Incidents of identity theft are exploding around the country. Between 2005 and 2010, the number of incidents soared by 50 percent.
There are now 130 million computer programs that can capture credit card numbers and those numbers are now worth between $10 and hundreds of dollars for a no-limit American Express card.
What does this have to do with your divorce?
Divorce records, which can contain sensitive information, are matters of public record. That means that anyone - including your neighbor or employer - can poke through the pages of your divorce proceedings and learn more about you than you might want them to know, such as:
- the value of your marital property;
- your debts;
- your income; and
- your retirement benefits, pensions, savings, and investments
You Can Ask the Court to Seal Your Records
What if you don't want any of this information to be recorded publicly? You have the option to ask the court to seal your divorce records to prevent confidential and sensitive information from becoming part of the public record.
There are a number of reasons why you might want to have your records sealed.
- To protect your children from being identified.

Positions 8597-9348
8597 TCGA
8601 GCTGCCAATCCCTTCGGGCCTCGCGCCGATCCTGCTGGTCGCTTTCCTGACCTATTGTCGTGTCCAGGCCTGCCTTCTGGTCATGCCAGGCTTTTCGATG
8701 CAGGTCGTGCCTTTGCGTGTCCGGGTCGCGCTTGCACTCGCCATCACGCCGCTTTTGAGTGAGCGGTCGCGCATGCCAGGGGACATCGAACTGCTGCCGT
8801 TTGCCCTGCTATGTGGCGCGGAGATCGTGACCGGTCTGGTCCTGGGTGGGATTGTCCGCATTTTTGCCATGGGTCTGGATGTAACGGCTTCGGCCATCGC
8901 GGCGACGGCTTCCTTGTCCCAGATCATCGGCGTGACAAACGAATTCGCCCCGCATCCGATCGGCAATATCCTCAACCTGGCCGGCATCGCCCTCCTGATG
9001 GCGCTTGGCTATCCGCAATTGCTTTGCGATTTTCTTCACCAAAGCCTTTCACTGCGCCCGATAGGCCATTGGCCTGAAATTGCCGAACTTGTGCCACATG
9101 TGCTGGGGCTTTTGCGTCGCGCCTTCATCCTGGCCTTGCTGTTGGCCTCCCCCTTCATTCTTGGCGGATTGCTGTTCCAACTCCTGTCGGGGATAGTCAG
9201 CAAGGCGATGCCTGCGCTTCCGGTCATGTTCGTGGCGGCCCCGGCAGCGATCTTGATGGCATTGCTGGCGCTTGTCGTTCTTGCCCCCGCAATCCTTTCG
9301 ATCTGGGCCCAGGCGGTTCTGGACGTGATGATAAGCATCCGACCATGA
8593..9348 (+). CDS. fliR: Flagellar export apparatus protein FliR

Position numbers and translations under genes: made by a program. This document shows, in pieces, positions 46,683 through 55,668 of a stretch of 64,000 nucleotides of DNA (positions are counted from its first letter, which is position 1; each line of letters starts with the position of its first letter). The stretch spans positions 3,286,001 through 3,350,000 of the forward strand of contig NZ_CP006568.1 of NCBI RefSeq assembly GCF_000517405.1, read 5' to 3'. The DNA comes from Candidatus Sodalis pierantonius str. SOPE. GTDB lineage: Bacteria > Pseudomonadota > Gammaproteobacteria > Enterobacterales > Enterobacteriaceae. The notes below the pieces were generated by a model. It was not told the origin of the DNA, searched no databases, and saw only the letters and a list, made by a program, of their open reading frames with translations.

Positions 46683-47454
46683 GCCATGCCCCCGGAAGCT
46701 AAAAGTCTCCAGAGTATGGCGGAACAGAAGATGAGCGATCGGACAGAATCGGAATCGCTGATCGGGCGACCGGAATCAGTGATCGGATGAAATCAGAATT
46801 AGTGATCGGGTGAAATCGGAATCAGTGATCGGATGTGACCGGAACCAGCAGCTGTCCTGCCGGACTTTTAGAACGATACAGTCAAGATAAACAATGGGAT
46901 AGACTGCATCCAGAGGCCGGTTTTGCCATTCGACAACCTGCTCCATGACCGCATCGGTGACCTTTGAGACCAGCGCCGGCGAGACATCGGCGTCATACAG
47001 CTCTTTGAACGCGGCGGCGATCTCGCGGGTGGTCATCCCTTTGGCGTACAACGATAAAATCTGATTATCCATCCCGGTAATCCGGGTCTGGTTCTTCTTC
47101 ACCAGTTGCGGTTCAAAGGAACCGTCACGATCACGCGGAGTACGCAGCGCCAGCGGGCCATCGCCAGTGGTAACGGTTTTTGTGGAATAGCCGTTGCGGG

- To protect yourself if you are a domestic violence victim and would like to keep this information private.
- To keep your social your security number and bank account numbers private
To have your records sealed, you will need to ask the court's permission. You may also ask the court to narrowly seal only the sensitive portion of your records. In this case, the court would redact - remove or edit - only those portions of your divorce filings that are the most sensitive.
What Is Your Spouse Hiding From You?
In addition to worrying about your exposure, you need to question what your spouse might be hiding from you.
According to the National Endowment for Financial Education, 31 percent of adults (married or living together) living in the United States admitted to being deceptive about money. In addition, 34 percent admitted to lying about their finances, earnings and debts.
What Happens When the Threat Comes from Your Spouse?
There have been cases where a spouse spies or hacks into private accounts or information by using a hidden camera or computer program. The courts will be on your side when you present proof because in a contested divorce, the parties attest under penalty of perjury that they are truthfully revealing information about their finances, debts, earnings and investments.
If you believe your spouse is hiding financial information in your divorce, or if you would like to have your records seal, speak with an attorney about alternatives you can pursue.
Do you have questions about your divorce, family law, children's issues, same-sex unions, juvenile dependency, adoption, or spousal support? If so, call me or schedule a consultation with the Law Offices of James V. Sansone at 707-623-1875 or contact me by email. You can find additional information on family law, children's issues, spousal support, domestic violence as well as a list of resources you'll find helpful on our website.